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Chinese hoax has US military rushing to increase military presence in the arctic.

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I mean its cold in the Northeast today and just for today so its clearly just a hoax :flag:




Russia has more than 40 icebreakers — the U.S. military has two working ones — and stationed more troops in the region. China, meanwhile, is building its third polar icebreaker and staked a claim this year as a “near-Arctic” state, further injecting itself into policy debates.

"We're obviously watching both the Russians and the Chinese quite closely," said Vice Adm. Linda L. Fagan, who oversees Coast Guard operations in the Arctic and Pacific. "Russia, on their side of the Arctic in sort of the Northern Sea Route, is investing heavily in commercial infrastructure and in military infrastructure."


Coast Guard Capt. Gregory Tlapa, who commands the lone U.S. military icebreaker traveling to the Arctic each year, said waterways like the frosty Bering Strait are not yet busy with ships, especially when compared with other maritime corridors. Waters are warming, he said, but “somewhat warmer still means mostly frozen.”

But the lack of U.S. military vessels and infrastructure in the Arctic could be problematic, said Tlapa, speaking on the red-hulled USCGC Healy while it refueled in Dutch Harbor in August. Congress recently approved initial funding for six new polar icebreakers, but they are probably still years away from deploying.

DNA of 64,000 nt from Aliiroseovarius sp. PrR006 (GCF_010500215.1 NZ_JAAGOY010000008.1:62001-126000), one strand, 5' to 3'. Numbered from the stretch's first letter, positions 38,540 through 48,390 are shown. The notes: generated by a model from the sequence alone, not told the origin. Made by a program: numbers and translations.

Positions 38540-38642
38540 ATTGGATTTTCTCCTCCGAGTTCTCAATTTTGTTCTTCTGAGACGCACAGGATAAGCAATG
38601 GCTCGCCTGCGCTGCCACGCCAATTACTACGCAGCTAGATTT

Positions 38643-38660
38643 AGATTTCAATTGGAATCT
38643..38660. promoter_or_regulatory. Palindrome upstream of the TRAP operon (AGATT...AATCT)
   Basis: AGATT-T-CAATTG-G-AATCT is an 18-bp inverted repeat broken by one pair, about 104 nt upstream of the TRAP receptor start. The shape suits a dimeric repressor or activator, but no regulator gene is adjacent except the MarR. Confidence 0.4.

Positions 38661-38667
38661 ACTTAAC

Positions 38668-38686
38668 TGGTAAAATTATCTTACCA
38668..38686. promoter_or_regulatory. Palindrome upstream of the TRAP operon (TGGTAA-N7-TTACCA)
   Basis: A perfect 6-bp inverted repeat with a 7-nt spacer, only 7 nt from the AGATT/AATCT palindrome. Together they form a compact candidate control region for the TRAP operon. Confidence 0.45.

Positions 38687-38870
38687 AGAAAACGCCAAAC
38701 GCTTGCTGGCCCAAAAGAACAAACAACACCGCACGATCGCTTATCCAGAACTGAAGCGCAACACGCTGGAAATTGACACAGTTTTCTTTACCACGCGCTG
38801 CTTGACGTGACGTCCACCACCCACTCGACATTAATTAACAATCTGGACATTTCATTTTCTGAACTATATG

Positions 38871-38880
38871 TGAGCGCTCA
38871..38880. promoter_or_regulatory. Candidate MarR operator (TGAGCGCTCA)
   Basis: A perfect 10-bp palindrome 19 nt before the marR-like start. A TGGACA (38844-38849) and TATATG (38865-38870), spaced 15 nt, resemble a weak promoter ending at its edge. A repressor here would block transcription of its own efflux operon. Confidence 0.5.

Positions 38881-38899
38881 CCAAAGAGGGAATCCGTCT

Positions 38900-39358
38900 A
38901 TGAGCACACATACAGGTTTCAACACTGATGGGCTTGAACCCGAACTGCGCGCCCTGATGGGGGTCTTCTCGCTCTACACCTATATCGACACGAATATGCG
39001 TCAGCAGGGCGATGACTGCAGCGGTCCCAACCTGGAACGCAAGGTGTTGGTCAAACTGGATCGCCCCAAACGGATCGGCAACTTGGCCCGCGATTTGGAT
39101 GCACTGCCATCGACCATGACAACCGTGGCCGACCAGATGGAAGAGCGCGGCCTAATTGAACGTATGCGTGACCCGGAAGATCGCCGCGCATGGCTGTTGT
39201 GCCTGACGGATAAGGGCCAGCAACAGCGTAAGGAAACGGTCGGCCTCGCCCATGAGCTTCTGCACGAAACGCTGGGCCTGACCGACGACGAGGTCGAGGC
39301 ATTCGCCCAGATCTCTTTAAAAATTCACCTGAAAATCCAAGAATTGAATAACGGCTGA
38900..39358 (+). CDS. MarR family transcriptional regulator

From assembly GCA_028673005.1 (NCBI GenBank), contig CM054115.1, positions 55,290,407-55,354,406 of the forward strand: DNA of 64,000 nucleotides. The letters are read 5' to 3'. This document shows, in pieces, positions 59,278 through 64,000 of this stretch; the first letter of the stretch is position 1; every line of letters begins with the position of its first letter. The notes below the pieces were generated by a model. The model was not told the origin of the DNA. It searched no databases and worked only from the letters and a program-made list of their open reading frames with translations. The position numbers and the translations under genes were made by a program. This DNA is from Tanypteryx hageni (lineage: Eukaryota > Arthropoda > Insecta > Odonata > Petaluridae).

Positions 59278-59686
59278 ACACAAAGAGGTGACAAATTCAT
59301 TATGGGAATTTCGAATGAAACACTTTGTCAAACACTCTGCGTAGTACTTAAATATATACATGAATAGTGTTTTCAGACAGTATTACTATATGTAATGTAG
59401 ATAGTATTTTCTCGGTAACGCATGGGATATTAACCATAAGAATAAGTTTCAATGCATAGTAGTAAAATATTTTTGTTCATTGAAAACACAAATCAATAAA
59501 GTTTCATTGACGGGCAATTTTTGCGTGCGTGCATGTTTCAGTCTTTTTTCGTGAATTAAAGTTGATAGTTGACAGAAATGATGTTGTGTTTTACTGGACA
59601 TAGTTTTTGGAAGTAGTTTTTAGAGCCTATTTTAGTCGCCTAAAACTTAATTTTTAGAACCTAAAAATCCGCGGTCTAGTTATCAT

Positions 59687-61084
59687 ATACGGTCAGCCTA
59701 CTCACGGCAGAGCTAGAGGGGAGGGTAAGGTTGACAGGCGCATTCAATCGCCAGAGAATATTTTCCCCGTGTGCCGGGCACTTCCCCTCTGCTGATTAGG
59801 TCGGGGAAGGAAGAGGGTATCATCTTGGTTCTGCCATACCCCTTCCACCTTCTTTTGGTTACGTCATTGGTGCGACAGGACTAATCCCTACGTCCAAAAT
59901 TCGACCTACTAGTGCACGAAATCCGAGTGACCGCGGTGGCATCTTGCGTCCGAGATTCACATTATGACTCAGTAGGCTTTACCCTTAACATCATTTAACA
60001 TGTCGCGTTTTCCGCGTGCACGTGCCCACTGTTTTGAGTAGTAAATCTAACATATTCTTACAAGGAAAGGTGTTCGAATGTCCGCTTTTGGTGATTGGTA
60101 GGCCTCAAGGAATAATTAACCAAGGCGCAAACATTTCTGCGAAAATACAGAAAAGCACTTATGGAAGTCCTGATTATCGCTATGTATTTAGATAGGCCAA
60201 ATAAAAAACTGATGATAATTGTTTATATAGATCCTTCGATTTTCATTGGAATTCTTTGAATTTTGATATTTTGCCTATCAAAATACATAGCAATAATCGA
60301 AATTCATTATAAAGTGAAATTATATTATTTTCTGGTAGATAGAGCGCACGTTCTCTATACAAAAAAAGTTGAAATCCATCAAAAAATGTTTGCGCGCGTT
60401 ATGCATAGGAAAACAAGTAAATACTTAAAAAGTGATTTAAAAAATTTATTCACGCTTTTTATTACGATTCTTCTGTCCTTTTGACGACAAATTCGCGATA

The elevated profile of Arctic operations at the center has raised the possibility that the Army will replace a tracked personnel carrier known as the small-unit sustainment vehicle, or SUSV. The vehicle, first fielded in the 1980s, rides high on snow and sometimes tows a squad of soldiers on skis behind it, said Jared Sapp, a science adviser to U.S. Army Alaska.

At sea, the Navy has operated submarines in the Arctic since the 1940s and carries out a large training every year with them known as ICEX north of Alaska.

In April, Navy Secretary Richard V. Spencer told the Senate Armed Services Committee that the recent decrease in polar ice has prompted the Navy to begin preparing a new Arctic strategy just four years after the last one was released. 

The plan will incorporate “blue-water Arctic operations,” in which ships without icebreaking capability sail in areas that were once more frozen, he said.

Asked by reporters after the hearing what triggered the new review, Spencer was blunt. 

“The damn thing melted,” he said.

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